Chapter 1 of Phase-Locked Loops: Design, Simulation, and Applications provides an introduction to phase-locked loops (PLLs). The PLL helps keep parts of our world orderly. If we turn on a television set, a PLL will keep heads at the top of the screen and feet at the bottom. In color television, another PLL makes sure that green remains green and red remains red (even if the politicians claim that the reverse is true).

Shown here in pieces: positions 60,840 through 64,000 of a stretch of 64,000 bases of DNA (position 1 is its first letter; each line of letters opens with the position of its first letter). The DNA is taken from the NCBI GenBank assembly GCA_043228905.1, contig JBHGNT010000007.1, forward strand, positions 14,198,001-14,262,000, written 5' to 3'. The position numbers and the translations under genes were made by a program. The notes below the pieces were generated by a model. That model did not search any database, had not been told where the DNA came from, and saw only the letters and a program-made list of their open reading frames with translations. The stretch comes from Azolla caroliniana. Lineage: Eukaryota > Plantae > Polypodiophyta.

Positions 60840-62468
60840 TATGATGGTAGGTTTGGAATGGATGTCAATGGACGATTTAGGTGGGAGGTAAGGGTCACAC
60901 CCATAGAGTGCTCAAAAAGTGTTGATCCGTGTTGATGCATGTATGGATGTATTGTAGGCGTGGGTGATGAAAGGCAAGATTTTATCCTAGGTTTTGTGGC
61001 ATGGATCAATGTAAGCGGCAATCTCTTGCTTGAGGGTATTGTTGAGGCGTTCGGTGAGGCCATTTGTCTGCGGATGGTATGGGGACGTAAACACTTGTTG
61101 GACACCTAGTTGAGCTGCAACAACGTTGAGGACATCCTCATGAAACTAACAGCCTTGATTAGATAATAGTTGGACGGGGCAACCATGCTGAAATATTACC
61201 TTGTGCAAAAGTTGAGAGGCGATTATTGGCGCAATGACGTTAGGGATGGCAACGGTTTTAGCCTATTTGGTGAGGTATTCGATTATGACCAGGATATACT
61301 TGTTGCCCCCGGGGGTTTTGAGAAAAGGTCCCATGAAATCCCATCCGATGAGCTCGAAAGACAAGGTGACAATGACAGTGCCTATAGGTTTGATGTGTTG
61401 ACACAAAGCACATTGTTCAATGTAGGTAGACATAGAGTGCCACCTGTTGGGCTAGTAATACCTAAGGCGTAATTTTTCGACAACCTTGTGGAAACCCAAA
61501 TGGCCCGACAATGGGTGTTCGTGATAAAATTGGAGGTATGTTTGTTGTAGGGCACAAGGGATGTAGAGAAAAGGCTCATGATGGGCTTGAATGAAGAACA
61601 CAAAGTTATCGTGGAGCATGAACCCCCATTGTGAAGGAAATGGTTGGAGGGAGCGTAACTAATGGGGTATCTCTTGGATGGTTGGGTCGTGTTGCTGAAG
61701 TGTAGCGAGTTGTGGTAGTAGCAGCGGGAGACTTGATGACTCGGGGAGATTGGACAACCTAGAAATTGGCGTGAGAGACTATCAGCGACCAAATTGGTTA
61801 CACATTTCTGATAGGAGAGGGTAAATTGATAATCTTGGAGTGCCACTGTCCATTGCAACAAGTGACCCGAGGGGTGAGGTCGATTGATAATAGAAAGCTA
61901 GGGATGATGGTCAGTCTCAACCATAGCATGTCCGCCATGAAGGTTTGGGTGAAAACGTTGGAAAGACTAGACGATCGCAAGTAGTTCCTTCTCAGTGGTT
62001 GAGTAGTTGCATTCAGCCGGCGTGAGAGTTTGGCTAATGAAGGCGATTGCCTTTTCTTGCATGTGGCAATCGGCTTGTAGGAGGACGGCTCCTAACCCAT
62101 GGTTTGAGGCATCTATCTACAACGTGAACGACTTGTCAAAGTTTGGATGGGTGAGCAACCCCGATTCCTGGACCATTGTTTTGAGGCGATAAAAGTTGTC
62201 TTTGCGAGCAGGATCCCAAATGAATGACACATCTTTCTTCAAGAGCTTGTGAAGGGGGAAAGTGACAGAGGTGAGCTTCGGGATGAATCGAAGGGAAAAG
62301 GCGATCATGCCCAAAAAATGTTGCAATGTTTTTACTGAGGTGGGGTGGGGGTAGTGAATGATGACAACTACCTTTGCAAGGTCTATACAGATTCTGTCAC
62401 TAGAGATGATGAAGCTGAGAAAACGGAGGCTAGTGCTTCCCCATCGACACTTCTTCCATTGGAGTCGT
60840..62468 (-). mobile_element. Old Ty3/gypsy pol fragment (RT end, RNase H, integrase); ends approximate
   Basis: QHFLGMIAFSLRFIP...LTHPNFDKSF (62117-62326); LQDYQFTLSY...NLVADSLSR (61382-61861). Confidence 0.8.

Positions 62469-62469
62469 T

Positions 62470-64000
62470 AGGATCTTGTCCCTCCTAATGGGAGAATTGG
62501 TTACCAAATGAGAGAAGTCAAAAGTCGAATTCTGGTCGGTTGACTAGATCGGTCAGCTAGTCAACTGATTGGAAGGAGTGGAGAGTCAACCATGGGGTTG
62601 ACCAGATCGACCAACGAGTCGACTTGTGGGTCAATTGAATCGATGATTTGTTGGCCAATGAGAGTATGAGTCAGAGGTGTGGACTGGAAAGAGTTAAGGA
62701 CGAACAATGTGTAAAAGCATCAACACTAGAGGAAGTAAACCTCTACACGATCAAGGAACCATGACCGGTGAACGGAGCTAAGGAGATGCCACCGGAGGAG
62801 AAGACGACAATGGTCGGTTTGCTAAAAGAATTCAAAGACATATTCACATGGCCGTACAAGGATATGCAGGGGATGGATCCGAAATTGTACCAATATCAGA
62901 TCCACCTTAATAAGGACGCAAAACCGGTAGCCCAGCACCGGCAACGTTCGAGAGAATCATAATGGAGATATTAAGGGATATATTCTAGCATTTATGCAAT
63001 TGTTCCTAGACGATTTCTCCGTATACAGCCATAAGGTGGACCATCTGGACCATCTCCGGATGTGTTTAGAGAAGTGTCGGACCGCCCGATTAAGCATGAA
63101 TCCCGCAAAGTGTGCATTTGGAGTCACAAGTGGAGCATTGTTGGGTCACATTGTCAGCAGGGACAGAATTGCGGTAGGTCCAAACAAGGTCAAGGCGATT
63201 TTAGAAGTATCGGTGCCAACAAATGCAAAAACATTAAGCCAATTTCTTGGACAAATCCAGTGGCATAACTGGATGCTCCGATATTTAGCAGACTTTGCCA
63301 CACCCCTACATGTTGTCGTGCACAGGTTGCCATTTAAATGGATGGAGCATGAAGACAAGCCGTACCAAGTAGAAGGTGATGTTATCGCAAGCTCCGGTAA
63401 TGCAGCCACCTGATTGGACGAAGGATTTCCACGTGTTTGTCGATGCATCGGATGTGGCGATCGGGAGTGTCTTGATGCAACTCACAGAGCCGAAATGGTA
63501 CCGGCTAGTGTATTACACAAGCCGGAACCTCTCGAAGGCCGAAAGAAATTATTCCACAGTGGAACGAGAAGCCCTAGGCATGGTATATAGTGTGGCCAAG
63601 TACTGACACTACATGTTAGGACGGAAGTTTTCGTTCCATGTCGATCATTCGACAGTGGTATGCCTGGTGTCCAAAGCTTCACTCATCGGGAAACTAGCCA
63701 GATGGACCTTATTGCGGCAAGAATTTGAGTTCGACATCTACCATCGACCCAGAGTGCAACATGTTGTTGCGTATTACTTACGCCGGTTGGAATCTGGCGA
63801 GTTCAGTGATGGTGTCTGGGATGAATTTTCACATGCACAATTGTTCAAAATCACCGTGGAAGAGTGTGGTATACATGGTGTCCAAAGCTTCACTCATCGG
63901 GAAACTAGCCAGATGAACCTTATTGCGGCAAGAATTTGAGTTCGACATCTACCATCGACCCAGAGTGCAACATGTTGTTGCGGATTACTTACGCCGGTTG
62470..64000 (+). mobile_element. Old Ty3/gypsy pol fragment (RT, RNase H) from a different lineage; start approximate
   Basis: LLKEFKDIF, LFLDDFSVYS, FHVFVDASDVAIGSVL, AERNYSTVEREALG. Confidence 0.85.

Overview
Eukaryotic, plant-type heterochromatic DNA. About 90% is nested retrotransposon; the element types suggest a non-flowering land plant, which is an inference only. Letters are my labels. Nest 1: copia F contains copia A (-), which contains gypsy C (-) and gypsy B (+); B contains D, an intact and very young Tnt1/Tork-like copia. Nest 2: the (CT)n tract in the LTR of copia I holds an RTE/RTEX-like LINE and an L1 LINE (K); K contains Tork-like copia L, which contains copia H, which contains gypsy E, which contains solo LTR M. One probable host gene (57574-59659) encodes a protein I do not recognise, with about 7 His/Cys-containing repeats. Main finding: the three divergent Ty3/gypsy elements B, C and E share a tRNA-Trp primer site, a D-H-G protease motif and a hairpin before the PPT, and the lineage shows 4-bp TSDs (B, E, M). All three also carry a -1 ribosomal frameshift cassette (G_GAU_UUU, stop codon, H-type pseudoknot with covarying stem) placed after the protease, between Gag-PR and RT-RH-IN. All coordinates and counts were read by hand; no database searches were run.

A PLL is a circuit that causes a particular system to track with another one. More precisely, a PLL is a circuit synchronizing an output signal (generated by an oscillator) with a reference or input signal in frequency as well as in phase. In the synchronized—often called locked—state the phase error between the oscillator’s output signal and the reference signal is zero, or remains constant.

Reproduced from the book Phase-Locked Loops: Design, Simulation, and Applications. Copyright 2003 The McGraw-Hill Companies. Reproduced by permission of The McGraw-Hill Companies. Written permission from The McGraw-Hill Companies is required for all other uses.